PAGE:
Friday, August 10, 2007
I'm traveling home from St. Louis where I attended Archon 31 (and a few days visiting family in Indiana), and since I'm going to spend 21 hours en route back to Fairbanks today, I should try to catch up with recent events.
Teaching at Kachemak Bay Writer's Conference in June was fantastic. I presented a 2-part, 3-hour course on How to Plot a Popular Short Story, as well as a brief survey of science fiction. I had thought I was the first SF author to teach there, but I learned that Molly Glass, author of a marvelous short story on aliens (entitled, I think, "Lambing Season") was there a couple of years ago. There were about 160 attendees, from 15 states. The con was very well run, and the instructors an exceptional bunch of writers, publishers, and others in the industry, but the standout feature of the con is its location in Homer, Alaska. My state is rich in natural beauty, and Homer is near the top of the list (the photo above looks out across Kachemak Bay). The con takes place at the Land's End Hotel at the end of the Homer Spit. The spit in Homer is, I think, the longest natural spit in the world, about 4.5 miles. It projects out halfway across the bay and is an ideal place to fish for flounder, cod, and rockfish. There a "fishing hole" on the spit, an artificial bight where anglers can take salmon.
One reason I was so excited about teaching at the conference is because I wanted to check out Homer as a possible place to relocate. The last time I was there was 30 years ago when I was a "spit rat," that is, a cannery worker. Well, the town has grown since then, the cannery has burned down, there's a Safeway store, and real estate values are through the roof. Nevertheless, I plan to spend this winter there and I've arranged to stay in the guest house of a wonderful couple there. If all goes well, I may pack up and move permanently to Homer next year.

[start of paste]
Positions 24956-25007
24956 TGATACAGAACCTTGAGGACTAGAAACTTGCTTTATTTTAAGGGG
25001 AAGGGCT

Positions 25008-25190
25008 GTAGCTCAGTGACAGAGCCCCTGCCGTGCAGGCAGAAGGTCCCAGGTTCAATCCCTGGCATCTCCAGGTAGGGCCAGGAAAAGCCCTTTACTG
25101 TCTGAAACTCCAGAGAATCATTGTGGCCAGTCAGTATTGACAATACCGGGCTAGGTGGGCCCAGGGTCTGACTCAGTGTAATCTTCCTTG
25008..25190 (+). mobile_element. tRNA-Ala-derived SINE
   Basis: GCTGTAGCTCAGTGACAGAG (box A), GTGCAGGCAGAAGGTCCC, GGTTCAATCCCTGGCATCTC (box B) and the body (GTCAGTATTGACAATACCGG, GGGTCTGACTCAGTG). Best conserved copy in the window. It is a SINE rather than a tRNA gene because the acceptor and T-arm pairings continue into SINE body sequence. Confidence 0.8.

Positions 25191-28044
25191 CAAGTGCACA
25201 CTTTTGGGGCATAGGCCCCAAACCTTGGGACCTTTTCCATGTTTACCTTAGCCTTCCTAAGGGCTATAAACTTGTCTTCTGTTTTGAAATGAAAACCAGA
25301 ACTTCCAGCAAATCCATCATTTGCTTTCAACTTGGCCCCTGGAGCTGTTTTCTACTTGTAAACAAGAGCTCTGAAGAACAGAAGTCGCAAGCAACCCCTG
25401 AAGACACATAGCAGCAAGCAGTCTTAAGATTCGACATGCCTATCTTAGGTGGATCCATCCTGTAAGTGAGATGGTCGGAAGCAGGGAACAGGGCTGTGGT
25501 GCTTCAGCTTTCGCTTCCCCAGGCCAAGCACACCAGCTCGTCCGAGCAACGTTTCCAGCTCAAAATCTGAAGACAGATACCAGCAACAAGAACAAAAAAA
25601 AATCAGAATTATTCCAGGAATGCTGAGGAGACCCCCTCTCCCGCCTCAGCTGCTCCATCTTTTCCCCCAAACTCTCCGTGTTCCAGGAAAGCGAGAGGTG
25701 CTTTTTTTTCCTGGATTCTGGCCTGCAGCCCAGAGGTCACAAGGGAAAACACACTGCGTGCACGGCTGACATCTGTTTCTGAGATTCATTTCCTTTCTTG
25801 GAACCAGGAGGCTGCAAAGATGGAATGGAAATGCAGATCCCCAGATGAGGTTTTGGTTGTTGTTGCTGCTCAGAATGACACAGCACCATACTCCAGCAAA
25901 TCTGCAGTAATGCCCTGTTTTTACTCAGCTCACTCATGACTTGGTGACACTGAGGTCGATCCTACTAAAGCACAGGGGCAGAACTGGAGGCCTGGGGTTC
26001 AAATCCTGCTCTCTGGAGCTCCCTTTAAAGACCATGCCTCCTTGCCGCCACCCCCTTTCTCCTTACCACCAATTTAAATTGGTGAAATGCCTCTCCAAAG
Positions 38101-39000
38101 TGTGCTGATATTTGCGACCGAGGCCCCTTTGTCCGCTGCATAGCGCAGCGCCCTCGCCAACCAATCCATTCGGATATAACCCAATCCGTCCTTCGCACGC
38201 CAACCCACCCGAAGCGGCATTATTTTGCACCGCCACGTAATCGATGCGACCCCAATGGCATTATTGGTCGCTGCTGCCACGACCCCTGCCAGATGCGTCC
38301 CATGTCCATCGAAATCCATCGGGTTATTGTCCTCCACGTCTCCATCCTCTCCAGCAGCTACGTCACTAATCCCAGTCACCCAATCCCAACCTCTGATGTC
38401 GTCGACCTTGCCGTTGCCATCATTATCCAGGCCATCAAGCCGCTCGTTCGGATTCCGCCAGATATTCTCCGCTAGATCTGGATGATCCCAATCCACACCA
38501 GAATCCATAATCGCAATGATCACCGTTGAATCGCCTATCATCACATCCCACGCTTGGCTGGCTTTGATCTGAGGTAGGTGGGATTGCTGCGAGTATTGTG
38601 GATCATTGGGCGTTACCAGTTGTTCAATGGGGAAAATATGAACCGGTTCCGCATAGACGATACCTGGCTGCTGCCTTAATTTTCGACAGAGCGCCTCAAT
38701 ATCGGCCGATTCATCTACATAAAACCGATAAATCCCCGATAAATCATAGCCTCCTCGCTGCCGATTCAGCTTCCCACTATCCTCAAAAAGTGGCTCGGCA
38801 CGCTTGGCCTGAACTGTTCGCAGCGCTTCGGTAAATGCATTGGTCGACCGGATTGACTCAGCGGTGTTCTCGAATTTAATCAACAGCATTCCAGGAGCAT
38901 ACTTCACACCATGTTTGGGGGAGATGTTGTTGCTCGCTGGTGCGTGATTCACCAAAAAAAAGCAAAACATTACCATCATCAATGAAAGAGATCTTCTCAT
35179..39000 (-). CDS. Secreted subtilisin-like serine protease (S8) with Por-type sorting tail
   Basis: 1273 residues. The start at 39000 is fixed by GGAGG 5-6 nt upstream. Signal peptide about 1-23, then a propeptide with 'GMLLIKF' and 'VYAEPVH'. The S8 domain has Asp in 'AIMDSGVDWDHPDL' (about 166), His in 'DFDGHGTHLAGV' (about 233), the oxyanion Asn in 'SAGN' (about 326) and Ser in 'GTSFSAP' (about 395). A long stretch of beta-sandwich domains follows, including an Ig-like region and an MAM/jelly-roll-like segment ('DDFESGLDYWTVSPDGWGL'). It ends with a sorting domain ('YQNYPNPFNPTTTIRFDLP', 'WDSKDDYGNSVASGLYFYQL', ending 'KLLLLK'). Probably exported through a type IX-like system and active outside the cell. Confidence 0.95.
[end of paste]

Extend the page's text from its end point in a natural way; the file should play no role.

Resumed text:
While at the con, I learned that my agent sold the paperback rights to my collection, GETTING TO KNOW YOU, to Del Rey. That's great, but it won't come out till Fall '08, which is a bummer because the Subterranean edition is sold out. I'm told that there may be a few hundred copies of it "sloshing around" in the distribution system, so don't despair if you haven't gotten yours yet. But for all practical purposes my book, which was released in April, is out of print until next year. Unless, it wins the 2007 Quill Award, that is. In that case Subterranean will put out a special edition.
I guess that my big news is that right before I left for Archon, I learned that a division of Universal Pictures, Focus Features, has agreed to purchase an option to my novella, "The Wedding Album." This is a big deal, to me at least. There's a dab of money involved, and if they exercise the option, a real payday. Of course, I'm told not to hold my breath, that 99% of options go nowhere. But "TWA" is probably my most popular work to date, and it would make a compelling SF movie, and quite an unusual one in that there are no killer robots or space aliens or starship battles involved.
Archon 31, itself, was a fun time. It was my first NASFIC. I went because I'm not going to worldcon in Yokohama. Unfortunately, few of my NY or London friends made it to the St. Louis con (actually held across the Mississippi in Collinsville, IL), and I recognized only a few faces. On the upside, this forced me to be more open to meeting new people. And I did! You can meet the nicest people at SF cons.
And finally, my second novel, the continuing saga of COUNTING HEADS, which has the working title MIND OVER OSHIP, is progressing by leaps and bounds (at least by my standards). Alas, it won't be ready by my deadline of mid-September. But my editor at Tor has given me an extension, and I plan to finish it up this winter in Homer.
The photo below is a raindrop on a rose hip leaf in my yard.